Michael Konig appears in the distance, in Rainer Werner Fassbinder's The Niklashausen Journey (1970).  He's among a group presumably listening to some revolutionary preaching, the sort that is unfortunately very easy to switch off from. He is monotonously beating a drum while the camera moves at a snail’s pace towards what are to begin with stick figures outside a kirk, at the top of a double set of stairs. It isn’t a terribly well composed shot, and it is quite some time before we become aware of Konig’s stunning hair – a show stealing mane if ever there was one – and very reminiscent of many of the rock stars of the age. It’s time to switch off if you are anything other than a Fassbinder die-hard.


‘No one shall escape bloody retribution,’ warns Konig – although he is so distant it is impossible at this stage to see that it is him who is speaking – and it is just the kind of revolutionary talk Europe had been hearing a lot of, on and off since the early Middle Ages. You don’t get it so much nowadays – not even on the internet – proving that as people we must either be happy with our oppressors at last – or have given up.

Certainly in the 1960s there were high hopes for actual revolution; and certainly in Germany in the 1970s, bloody retribution became the unfortunate trademark of at least one infamous revolutionary group. Actually, the talk is vacuous, and it has been pointed out that this is a problem in this film – that once the point has been made, we have to sit through many more minutes of re-iteration. Certainly it is not that pleasant waiting for this scene to finish; one is aware at the speed the camera is zooming in at (very slowly) and one is aware how long it still has to go (very far).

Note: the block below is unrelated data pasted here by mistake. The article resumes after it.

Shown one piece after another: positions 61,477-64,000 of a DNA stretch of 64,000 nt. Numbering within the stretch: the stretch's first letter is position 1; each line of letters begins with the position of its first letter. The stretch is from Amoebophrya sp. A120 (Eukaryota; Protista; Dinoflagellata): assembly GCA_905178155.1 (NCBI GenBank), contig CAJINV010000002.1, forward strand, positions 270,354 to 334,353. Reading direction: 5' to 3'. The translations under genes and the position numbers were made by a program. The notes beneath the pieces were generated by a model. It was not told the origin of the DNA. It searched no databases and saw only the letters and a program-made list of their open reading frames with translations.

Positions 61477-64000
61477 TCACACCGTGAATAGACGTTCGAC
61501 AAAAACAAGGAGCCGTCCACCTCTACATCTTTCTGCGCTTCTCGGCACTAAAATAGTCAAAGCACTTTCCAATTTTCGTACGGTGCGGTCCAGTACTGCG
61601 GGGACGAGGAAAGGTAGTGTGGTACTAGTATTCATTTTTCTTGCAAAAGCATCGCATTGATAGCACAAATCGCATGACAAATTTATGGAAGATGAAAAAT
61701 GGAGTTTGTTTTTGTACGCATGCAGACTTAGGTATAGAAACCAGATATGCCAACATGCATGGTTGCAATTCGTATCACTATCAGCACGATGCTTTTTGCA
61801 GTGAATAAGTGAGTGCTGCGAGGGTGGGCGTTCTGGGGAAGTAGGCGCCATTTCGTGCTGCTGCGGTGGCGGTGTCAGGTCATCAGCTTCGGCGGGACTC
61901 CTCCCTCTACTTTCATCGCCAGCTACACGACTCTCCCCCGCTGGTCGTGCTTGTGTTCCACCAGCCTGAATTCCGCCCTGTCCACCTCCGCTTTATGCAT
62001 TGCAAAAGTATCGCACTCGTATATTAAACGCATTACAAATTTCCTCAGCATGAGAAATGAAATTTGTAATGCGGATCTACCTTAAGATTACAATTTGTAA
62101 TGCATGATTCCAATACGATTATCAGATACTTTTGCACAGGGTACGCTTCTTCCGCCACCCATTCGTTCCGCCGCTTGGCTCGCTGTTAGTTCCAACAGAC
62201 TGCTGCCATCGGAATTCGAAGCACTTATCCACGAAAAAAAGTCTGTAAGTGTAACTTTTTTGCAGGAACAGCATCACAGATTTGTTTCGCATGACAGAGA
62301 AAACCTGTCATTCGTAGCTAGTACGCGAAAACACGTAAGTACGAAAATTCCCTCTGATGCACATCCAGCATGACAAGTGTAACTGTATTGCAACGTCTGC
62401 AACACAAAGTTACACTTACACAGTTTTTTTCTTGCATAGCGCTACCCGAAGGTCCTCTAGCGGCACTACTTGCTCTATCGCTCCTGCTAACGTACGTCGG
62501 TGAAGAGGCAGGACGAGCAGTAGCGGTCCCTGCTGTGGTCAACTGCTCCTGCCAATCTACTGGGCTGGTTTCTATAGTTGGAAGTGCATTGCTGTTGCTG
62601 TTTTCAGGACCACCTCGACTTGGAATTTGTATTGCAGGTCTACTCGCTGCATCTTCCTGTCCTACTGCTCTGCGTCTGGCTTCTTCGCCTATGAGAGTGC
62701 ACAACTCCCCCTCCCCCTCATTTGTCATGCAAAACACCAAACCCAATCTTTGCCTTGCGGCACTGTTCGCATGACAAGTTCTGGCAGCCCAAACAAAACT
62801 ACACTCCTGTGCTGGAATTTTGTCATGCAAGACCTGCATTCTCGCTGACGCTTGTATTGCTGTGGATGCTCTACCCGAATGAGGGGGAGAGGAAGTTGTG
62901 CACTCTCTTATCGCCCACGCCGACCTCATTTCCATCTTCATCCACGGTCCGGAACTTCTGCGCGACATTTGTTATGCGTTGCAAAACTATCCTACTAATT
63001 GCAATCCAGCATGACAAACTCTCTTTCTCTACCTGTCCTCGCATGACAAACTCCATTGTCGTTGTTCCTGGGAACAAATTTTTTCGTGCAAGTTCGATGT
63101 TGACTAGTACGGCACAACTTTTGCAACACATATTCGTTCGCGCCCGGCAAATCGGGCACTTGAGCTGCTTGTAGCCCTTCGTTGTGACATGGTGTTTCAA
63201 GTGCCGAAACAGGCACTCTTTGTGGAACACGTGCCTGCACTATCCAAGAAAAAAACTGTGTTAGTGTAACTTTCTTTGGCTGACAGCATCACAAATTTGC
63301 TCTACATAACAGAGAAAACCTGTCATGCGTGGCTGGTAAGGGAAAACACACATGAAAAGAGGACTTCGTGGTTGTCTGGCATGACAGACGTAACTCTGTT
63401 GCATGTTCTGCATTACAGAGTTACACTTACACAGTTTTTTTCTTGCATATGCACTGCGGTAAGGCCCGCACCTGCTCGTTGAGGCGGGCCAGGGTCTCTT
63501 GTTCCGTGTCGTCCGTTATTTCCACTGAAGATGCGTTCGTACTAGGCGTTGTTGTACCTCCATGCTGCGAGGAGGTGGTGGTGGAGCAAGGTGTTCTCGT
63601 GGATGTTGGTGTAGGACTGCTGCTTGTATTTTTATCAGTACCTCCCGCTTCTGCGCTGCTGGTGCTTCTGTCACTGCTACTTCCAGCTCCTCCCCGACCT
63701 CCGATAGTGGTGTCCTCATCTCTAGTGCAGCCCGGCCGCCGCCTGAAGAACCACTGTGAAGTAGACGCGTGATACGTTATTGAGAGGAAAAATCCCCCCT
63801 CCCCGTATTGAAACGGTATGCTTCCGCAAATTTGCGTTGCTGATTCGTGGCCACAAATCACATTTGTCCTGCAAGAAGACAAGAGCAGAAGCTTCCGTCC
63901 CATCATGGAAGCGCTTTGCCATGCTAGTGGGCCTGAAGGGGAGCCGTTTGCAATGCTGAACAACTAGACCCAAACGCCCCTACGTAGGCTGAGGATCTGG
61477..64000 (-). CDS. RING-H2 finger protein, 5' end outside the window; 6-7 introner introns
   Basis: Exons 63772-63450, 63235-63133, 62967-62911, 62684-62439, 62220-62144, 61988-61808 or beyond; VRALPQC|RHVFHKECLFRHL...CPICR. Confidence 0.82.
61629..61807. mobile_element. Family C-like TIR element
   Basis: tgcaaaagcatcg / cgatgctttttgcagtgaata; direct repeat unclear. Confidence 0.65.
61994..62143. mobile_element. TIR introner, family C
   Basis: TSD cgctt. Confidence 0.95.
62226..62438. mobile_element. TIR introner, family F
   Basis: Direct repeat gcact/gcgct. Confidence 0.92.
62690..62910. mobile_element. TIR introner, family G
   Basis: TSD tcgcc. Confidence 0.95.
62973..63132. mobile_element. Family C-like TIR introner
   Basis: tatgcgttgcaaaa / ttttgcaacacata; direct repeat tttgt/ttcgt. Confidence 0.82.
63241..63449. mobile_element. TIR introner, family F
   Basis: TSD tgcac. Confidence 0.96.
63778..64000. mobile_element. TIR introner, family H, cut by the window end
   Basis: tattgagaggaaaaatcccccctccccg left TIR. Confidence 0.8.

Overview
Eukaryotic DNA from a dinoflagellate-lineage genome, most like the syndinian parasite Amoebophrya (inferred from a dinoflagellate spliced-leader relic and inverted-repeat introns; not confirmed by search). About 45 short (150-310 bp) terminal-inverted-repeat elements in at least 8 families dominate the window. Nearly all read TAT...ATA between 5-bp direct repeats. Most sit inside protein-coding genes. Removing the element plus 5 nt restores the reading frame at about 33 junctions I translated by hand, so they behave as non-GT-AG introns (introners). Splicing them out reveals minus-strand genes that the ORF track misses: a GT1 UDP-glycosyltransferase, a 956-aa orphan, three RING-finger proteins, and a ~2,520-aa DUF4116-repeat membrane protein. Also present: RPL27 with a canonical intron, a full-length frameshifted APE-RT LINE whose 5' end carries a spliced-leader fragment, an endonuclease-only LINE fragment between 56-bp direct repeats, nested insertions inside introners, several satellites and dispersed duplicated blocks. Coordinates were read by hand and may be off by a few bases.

Constantly however – and this is a real Fassbinder constant – we have to ask ourselves what is being said. That this call for bloody revolution segues into a hymn to the Virgin is strange; but this forms the basis for the story on which Niklashausen Journey is taken – that of shepherd Hans Bohm, who in March 1476, declared that the Virgin had appeared to him, gathered 30,000 disciples in Niklashauser, and raised revolutionary demands in the favour of the people.

Oddly enough I don’t think Michael König is up for the long Marxist lessons that his character has to deliver in the film. You don’t get so much of it in films these days, but at one time it was quite popular, even expected in some areas. And it must have been hard to do, as an actor.

What Michael König loses out on here is character; as an actor he isn’t given much chance to develop in this department, because all the polemic falls on him. Still however, the artistic merit flows thick and fast, and Michael König’s genius is in holding it together, leading the way and being someone so wholly pure and innocent that he is hard not to follow.

Die Niklashauser Fart (1970) Gallery

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